Tips to Save Money When You Are in Debt
More than 2,000 years ago, the Greek philosopher Aristotle stated: “through discipline comes freedom.” To achieve freedom from debt requires a level of discipline many Americans are not accustomed to. But, if you deploy the right combination of tips to save money with unwavering discipline, freedom from debt is within your reach.
Winston Churchill and Benjamin Franklin share credit for the quote “failure to plan is planning to fail.” When it comes to money, there may be no better phrase that encapsulates the importance of taking control of your finances.
Although planning for the unexpected can be difficult (see emergency fund below), there are many areas of our lives we can get financially ahead of. Take groceries for instance. By taking just 15 minutes to check your local store’s sales flyer can result in some delicious savings. And when at the store itself, stick to your list! Retail stores of all kinds know how to “sneak” items into your cart.
Grocery shopping is a weekly task for many. Budgets go awry when non-regular recurring expenses finally pop-up. Haircuts, automobile servicing, and shopping for school clothes can quickly pile up on credit cards. Review your non-recurring expenses and save a proportionate amount each month to effectively pre-pay these debt building charges.
Debt isn’t always the result of wasteful spending. For many, debt is accumulated out of necessity. Medical bills, house maintenance, or automobile repairs sneak up when few options besides pulling out your credit card are available.
Most financial experts agree. Having an emergency fund equal to three months of expenses should be your financial foundation. With debt, however, it may seem counterintuitive to idly let money sit on the sidelines. However, having cash available is what can prevent even more debt to pile up.
Your emergency fund needs to be separate from all other accounts. This reduces the temptation of using the money for something other than an emergency. Before tackling your debt, look to save $1,000 in your account. Then contribute regularly until the three-month expense goal is met.
Automate Retirement Savings
It may sound counter-intuitive, but make sure you are taking advantage of company retirement plans. Although it may be okay to take a break from contributing to a 401(k), 403b, or another program to build up an emergency fund, there are instances where saving for retirement should be done simultaneously with a debt repayment plan.
If your employer is offering a match in your retirement plan, consider contributing up to an amount equal to the maximum matching contribution level. Yes, your credit card may be charging interest rates of 10%, 15%, or higher. However, a dollar-for-dollar match in a 401(k) is providing a 100% return on your money.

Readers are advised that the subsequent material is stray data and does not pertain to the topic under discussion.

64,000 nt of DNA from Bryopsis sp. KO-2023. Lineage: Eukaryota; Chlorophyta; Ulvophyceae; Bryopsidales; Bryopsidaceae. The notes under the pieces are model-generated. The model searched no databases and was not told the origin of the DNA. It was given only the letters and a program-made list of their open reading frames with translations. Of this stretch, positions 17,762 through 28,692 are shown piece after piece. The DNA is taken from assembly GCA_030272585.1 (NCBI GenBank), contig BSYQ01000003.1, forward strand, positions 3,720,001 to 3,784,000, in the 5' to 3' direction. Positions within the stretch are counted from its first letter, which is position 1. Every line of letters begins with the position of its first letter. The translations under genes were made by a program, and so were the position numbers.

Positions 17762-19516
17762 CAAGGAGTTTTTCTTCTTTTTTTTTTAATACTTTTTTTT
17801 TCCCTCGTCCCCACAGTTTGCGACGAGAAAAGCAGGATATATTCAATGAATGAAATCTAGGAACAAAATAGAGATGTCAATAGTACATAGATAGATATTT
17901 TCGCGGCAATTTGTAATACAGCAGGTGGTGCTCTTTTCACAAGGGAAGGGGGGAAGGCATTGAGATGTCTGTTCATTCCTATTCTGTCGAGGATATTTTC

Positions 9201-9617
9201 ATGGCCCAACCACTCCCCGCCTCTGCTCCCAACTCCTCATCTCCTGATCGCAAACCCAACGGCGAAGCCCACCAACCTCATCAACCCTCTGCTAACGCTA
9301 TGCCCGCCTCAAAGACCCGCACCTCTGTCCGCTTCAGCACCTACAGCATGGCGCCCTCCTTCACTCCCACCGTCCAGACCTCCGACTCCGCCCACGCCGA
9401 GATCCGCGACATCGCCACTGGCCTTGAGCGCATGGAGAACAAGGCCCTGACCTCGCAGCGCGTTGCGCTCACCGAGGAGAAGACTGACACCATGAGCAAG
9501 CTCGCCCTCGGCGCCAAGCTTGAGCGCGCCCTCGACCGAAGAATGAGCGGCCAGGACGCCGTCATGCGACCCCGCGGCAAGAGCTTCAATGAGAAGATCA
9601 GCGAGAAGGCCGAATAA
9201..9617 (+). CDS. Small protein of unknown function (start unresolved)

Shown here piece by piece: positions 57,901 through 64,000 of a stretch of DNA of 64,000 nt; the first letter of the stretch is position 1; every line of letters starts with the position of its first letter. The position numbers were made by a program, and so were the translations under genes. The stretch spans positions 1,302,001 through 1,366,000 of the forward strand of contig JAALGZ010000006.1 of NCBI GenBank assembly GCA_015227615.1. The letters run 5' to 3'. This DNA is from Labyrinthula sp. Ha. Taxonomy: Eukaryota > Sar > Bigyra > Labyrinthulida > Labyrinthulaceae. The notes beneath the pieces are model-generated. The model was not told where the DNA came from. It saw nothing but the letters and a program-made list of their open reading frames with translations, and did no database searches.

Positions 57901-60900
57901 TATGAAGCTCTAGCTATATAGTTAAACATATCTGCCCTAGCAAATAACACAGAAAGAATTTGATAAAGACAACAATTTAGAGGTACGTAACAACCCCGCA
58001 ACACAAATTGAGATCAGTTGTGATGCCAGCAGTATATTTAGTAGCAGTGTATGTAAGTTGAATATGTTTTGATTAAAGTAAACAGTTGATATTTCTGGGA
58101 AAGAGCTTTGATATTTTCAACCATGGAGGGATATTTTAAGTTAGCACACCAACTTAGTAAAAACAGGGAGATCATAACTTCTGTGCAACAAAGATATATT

So long as you can consistently reduce your overall debt month after month, funding a matching retirement plan is usually a wise move. Be cautious, however, money in a tax-preferred account like a 401(k) will have expensive penalties and taxes if you wish to withdraw funds before retirement age.
Prepare a Debt Repayment Plan
We’ve come full circle with Mr. Churchill and Mr. Franklin. Taking steps to plan for future spending, building an emergency fund, and even saving for the future may be futile if a solid plan is not put in motion to pay down your debt.
Step one is to write down all your outstanding debt balances and the attributable interest rate. Once you see the mountain, choose one of the following proven debt repayment tactics:
- The Snowball: Begin by paying the most you can toward your smallest balances first and minimum payments on the remainder. After the first debt is paid off, begin paying down the next highest debt, and so on and so forth. This strategy will reduce the number of debts you need to focus on while also creating momentum towards becoming debt-free.
- The Interest Waterfall: Pay the most you can toward your highest interest debt and minimums on the remainder. Once the first debt is paid off, repeat by again paying the most toward the highest interest debt. This approach requires more attention than the Snowball but is more cost-effective and a shorter path to becoming debt-free.
No matter which strategy you choose, become an active participant in the plan. This means reviewing your remaining debt monthly and adjusting your plan accordingly.
For many individuals and families, additional assistance is required to reach the end goal of becoming debt-free. The uphill climb may be too steep, not because of a lack of discipline or not having a plan, but sometimes the sheer size of debt coupled with high-interest rates proves too great.
There are two popular and effective options:
- Debt consolidation – Your debts are combined into a single monthly payment offering lower interest rates and monthly fees, allowing you to pay down more of your principal each month.
- Debt settlement – Working with experts, your debt is negotiated with your creditor or creditors to reduce, or in some cases eliminate credit balances.
It is wise to always evaluate your options, their terms, and any long-term financial impacts a program might have. Everyone’s situation is unique, and so should be your plan to become debt free.
Even with the best tips to save money and debt repayment plans in place, sometimes the burden of debt can be too overwhelming to overcome. If you are struggling with meeting your monthly debt obligations, contact us or apply online for a free consultation.